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Eddie S. Glaude Jr., Lecture: Fugitive Democracy Revisited

LSA Bicentennial Theme Semester Symposium: Crisis Democracy
Thursday, December 7, 2017
4:00-6:00 PM
Gallery (Room 100) Hatcher Graduate Library Map
Crisis Democracy: Conversations on Politics in America will encourage the university community to reflect on, interpret, and imagine the future of political participation, inclusion and expression. Conversations between academics and local organizers will explore topics including: legal developments that affect citizen democratic participation, debates over free speech and safe spaces, and the shifting configurations of social movements.

Eddie S. Glaude Jr. will deliver the keynote lecture of the Crisis Democracy symposium. His most well-known books, Democracy in Black: How Race Still Enslaves the American Soul, and In a Shade of Blue: Pragmatism and the Politics of Black America, take a wide look at black communities and reveal complexities, vulnerabilities, and opportunities for hope. In addition to his readings of early American philosophers and contemporary political scientists, Glaude turns to African American literature in his writing and teaching for insight into African American political life, religious thought, gender and class.

Eddie S. Glaude, Jr. is currently the chair of the Department of African American Studies and the William S. Tod Professor of Religion and African American Studies at Princeton University. Widely regarded as one of the most important black intellectuals in the United States today, Glaude offers a critical and insightful view on the problems currently facing black America as well as the nation at large. He is the author of Exodus: Religion, Race, and Nation in Early 19th Century Black America (Chicago, 2000), winner of the William Sanders Scarborough Book Prize, In a Shade of Blue: Pragmatism and the Politics of Black America (Chicago, 2007), and African American Religion: A Very Short Introduction (Oxford, 2014). He is the editor of Is it Nation Time? Contemporary Essays on Black Power and Black Nationalism (Chicago, 2002) and co-editor with Cornel West of African American Religious Thought: An Anthology (Westminster John Knox, 2003). His award-winning book, In a Shade of Blue: Pragmatism and the Politics of Black America, has been characterized as a tour de force. Democracy in Black: How Race Still Enslaves the American Soul (Crown Publishing, 2016) is his latest book, a provocative account of the current state of race in the United States.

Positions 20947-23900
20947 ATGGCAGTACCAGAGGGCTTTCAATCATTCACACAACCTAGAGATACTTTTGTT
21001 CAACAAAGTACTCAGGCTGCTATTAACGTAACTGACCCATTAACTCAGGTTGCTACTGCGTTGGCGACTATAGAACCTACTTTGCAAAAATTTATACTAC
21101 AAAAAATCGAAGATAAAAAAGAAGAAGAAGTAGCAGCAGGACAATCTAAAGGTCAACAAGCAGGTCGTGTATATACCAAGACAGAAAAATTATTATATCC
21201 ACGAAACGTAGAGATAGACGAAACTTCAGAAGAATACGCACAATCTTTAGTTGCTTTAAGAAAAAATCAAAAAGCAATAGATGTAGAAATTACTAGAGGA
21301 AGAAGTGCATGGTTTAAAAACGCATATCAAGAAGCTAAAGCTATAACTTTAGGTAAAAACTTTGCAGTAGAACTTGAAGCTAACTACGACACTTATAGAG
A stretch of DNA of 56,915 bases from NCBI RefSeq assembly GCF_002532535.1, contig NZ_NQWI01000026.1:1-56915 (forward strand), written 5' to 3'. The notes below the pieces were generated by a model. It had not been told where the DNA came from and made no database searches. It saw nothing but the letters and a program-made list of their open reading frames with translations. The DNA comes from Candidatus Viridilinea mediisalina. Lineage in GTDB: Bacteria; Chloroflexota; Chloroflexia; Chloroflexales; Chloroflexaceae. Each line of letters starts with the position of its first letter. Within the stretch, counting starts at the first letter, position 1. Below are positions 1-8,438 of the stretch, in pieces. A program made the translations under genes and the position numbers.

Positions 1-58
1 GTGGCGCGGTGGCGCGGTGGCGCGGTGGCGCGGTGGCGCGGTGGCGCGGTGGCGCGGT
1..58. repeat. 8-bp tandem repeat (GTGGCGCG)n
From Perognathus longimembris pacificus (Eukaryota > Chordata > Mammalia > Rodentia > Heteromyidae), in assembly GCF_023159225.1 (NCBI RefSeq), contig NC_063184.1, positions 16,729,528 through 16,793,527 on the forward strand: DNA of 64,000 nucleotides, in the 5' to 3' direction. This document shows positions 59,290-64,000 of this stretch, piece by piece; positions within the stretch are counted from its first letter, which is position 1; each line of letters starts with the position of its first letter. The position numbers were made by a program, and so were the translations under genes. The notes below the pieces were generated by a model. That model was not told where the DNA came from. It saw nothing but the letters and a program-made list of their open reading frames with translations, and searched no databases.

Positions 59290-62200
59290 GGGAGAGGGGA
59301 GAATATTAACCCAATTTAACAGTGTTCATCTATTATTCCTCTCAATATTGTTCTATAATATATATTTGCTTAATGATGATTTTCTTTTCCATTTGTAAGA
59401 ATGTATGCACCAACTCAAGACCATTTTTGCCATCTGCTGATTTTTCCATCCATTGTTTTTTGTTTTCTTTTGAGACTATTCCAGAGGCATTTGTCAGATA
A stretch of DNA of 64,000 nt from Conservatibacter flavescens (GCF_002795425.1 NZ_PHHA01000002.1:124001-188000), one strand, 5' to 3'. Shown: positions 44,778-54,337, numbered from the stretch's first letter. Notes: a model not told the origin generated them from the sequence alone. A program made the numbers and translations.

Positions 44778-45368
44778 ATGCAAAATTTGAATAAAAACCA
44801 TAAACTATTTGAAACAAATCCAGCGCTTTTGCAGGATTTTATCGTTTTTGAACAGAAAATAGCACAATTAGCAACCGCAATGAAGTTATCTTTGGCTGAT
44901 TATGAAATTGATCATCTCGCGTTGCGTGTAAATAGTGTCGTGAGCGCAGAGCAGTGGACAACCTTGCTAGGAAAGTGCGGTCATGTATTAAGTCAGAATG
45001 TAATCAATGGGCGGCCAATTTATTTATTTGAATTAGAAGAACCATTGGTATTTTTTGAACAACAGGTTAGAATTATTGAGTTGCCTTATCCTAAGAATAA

This LSA Bicentennial Theme Semester event is presented with support from the College of Literature, Science, and the Arts and the University of Michigan Bicentennial Office. Additional support provided by Afroamerican and African Studies; American Culture; College of Literature, Science, and the Arts Graduate Student Events and Conferences Fund; History; Institute for the Humanities; Joseph A. Labadie Collection; Rackham Graduate School Dean's Initiative; Philosophy; and Sociology.
Building: Hatcher Graduate Library
Event Type: Lecture / Discussion
Tags: African American, Bicentennial, History, LSA200, Politics, Sociology, umich200
Source: Happening @ Michigan from LSA Bicentennial Theme Semester, The College of Literature, Science, and the Arts, Institute for the Humanities, Department for Afroamerican and African Studies, Rackham Graduate School, Eisenberg Institute for Historical Studies, Department of Philosophy, Department of American Culture, Department of History, Department of Sociology, Bicentennial Office